The complexity of biological networks is not only driven by the enormous amounts of variables and the relationships among them; additional sources of uncertainty are due to the difficulty of observing cellular dynamics in 3D-space. Thus, developing quantitative mathematical models of cellular dynamics in large networks may be computationally infeasible. However, structural analysis and hypothesis formulation (and validation) may reveal valuable information on the underlying biological functions at a system level (e.g which molecules and information processing pathways are involved in the accomplishment of a biological function). For this reason, it is essential for biologists working on such networks under this perspective to have access to open and extensible computing platforms with advanced functionalities and efficient graph rendering routines. To this end, we summarise (section 4) the features of an exemplary subset of open source software packages typically used for the exploratory analysis of biological interaction networks of variable type and size.
We conclude the chapter by observing that currently there is a lack of quantitative and comprehensive frameworks for linking network topology to biological function.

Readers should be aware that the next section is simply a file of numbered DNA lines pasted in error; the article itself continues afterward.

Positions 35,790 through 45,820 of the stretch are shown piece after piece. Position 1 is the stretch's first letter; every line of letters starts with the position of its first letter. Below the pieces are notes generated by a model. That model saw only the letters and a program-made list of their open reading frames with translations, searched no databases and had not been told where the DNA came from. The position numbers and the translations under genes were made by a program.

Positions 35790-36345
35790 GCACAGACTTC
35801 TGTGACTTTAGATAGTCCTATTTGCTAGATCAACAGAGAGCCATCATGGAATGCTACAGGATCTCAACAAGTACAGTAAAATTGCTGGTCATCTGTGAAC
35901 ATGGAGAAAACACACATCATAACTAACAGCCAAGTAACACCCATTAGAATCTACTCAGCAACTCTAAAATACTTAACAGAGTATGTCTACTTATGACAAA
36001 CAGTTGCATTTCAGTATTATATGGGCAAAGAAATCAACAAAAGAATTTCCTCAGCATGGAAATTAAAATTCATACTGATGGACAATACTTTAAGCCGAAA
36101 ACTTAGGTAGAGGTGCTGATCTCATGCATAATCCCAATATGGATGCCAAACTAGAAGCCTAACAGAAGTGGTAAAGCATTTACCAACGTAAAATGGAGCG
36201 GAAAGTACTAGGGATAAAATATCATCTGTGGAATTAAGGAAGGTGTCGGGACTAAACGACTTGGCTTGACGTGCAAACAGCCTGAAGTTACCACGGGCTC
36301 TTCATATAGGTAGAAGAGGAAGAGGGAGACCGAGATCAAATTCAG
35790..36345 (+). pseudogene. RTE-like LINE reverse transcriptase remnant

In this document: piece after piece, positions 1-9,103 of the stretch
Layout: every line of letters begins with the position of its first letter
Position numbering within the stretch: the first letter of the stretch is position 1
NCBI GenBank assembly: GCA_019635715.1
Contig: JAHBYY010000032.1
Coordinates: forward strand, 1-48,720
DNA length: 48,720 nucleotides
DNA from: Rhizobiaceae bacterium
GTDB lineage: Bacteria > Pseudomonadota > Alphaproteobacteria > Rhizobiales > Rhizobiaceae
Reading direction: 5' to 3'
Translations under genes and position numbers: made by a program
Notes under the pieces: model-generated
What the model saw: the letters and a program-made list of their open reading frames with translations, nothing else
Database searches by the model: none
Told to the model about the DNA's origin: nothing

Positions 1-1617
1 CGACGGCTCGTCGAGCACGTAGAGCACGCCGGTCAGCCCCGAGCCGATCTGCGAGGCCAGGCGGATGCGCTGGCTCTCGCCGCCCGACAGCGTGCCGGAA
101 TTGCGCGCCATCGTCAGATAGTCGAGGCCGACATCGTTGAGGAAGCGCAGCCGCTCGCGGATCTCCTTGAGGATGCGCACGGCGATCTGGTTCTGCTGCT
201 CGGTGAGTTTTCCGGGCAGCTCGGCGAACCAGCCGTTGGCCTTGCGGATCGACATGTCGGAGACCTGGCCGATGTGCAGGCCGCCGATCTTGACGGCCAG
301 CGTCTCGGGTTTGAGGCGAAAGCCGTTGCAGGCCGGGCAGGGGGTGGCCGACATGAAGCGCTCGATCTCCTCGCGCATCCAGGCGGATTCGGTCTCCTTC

2. Graph-based formalisms for representing biological interaction networks
Graphs are widely used as a mathematical formalism for representing networks. In this section we review directed and undirected graph-based paradigms used to represent and study biological networks. Directed graphs can well describe causal relationships among entities whereas undirected graphs are better suited for expressing soft constraints between nodes.
2.1. Undirected Graphs
A biological interaction network may be represented by an undirected graph, a mathematical structure G(V,E) composed of a set of vertexes V and edges E ( ); we denote the resulting graph as a biological structure graph (BSG). The vertex set consists of all the species that occur in the network; an edge connects two species that are biologically related.
Interesting matters to investigate about BSGs are, for example, determining whether they share the same topological properties of other types of networks (e.g. social or communication networks), their robustness (e.g. against viral attacks or mutations) and if they are self-organizing.